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Nuclear Disaster in Japan

 

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Lessons from Fukushima, a report on February 28th, 2012  shows that the Fukushima nuclear disaster was caused by the failures of the Japanese government to protect its citizens from nuclear risks and not by the natural disasters of an earthquake and tsunami as the nuclear industry would like us to believe.

Fukushima radiation leaks

UPDATE: August 2013 The Japanese government has announced that radioactive groundwater is leaking from the Fukushima nuclear power plant.

Is the Fukushima plant still leaking radioactive material?

Yes. Efforts to decontaminate highly radioactive water used to cool the reactors and spent nuclear fuel at Fukushima have been fraught with difficulty. Currently, over 280,000 tons of contaminated water are being stored at the plant. An additional 100,000 tons are believed to be flooding the basements of the No. 1 to No. 4 reactor buildings as well as the turbine buildings. TEPCO destroyed an entire nearby forest in order to make room for tanks that will eventually store 700,000 tons of water. TEPCO plans to dump contaminated water into the ocean after reducing its radioactivity. The efficiency of this method for ‘cleaning’ the water is unproven, and its operation has been delayed.

About 400 tons of groundwater flow into the reactor buildings on a daily basis and mixes with the radioactive water. 300 tons of water is believed to be leaking into the ocean every day, enough to fill an Olympic swimming pool in about a week.

Experts warned for ongoing leaks from the plant earlier – based on what?

Large amounts of contaminated water are stored in temporary storage tanks, while the basements of the reactors are flooded with contaminated water as well. Even though TEPCO claimed that all water was contained, it was hard to believe that the reactor basement structures were water tight especially after the large earthquakes. With hundreds of tons of groundwater flowing into the site every day, it was impossible to contain the radioactivity.

At the same time, radioactive cesium levels in most kinds of fish caught off the coast of Fukushima haven't declined in the year following Japan's nuclear disaster, a signal that the seafloor or leakage from the damaged reactors must be continuing to contaminate the waters. Japanese government data shows that 40 percent of bottom-dwelling fish such as cod, flounder and halibut were found to be above the limit for radioactivity in food.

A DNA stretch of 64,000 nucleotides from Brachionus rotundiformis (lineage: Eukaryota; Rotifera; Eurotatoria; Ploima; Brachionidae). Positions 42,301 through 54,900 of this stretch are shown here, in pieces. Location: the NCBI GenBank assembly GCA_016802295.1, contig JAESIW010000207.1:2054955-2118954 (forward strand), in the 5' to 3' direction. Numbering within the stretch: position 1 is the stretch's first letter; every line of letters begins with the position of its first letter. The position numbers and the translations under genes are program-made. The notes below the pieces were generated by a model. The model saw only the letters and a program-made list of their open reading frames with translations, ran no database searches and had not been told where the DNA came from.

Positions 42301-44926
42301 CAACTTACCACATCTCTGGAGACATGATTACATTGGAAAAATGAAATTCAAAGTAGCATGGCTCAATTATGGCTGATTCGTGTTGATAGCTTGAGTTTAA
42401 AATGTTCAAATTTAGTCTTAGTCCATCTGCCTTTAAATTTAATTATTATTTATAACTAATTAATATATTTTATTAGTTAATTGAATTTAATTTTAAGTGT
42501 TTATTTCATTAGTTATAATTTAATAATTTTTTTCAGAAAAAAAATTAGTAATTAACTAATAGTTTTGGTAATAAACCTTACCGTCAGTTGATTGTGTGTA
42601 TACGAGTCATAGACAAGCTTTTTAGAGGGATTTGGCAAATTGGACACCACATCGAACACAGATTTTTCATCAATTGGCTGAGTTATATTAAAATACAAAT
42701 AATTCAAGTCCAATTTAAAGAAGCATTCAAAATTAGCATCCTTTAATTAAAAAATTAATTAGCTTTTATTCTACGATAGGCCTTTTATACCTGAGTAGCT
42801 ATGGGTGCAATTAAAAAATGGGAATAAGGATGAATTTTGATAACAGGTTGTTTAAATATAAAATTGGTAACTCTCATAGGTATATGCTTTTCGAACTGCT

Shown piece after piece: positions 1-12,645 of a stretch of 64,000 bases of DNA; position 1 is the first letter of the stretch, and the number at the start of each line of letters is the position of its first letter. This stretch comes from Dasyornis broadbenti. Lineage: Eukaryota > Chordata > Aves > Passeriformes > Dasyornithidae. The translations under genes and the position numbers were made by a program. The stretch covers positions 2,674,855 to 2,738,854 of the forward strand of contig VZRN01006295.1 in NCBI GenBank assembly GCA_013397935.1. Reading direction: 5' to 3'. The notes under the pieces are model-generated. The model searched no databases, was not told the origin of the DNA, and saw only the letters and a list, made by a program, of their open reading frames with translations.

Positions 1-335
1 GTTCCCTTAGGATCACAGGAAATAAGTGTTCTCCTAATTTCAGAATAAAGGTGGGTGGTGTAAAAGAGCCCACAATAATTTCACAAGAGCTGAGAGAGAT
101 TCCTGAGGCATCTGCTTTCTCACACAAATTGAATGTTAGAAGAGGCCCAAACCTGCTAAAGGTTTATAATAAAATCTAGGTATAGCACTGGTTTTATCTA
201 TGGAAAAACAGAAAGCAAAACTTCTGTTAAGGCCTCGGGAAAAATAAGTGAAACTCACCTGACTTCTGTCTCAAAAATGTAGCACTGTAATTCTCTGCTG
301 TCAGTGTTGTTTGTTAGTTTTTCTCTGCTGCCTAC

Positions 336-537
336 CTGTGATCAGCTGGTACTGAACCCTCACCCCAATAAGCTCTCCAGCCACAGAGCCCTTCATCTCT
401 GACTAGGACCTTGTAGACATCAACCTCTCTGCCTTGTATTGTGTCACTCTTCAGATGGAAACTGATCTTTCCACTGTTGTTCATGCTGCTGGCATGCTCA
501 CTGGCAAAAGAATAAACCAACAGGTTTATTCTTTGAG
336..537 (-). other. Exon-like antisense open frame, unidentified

What are the potential consequences of these leaks for the ocean environment?

Large amounts of radioactivity have leaked into the ocean since the start of the accident, which caused spreading of contamination over a wide area. Radioactively contaminated fish and other marine life have been caught even at large distances from the Fukushima nuclear plant.

The ongoing leakages from the Fukushima plant will further contaminate the ocean environment, a catastrophe for the Japanese local fisheries. Some radionuclides accumulate in certain species (e.g. seaweed) or organs from fish, occasionally causing dangerously high levels of radiation in sea products.

Marine sediments are also collecting radioactive contaminants, especially exposing bottom-dwelling fish, shellfish and other organisms on the sea floor to higher levels of contaminants. More monitoring needs to be done to determine the level of contamination on the seafloor. Some of the radionuclides have a long lifetime, and will continue to pose a danger to ocean life for many decades to come.

Greenpeace is still regularly testing fish samples from supermarkets. Testing of oceanic samples gathered by Greenpeace in 2011 showed excessive levels of radioactive cesium in seaweed and fish. TEPCO reported as recently as January 2013, fish caught off the coast of the Fukushima plant measured 254,000 Bq/kg of radioactive cesium, 2,540 times the legal limit for human consumption.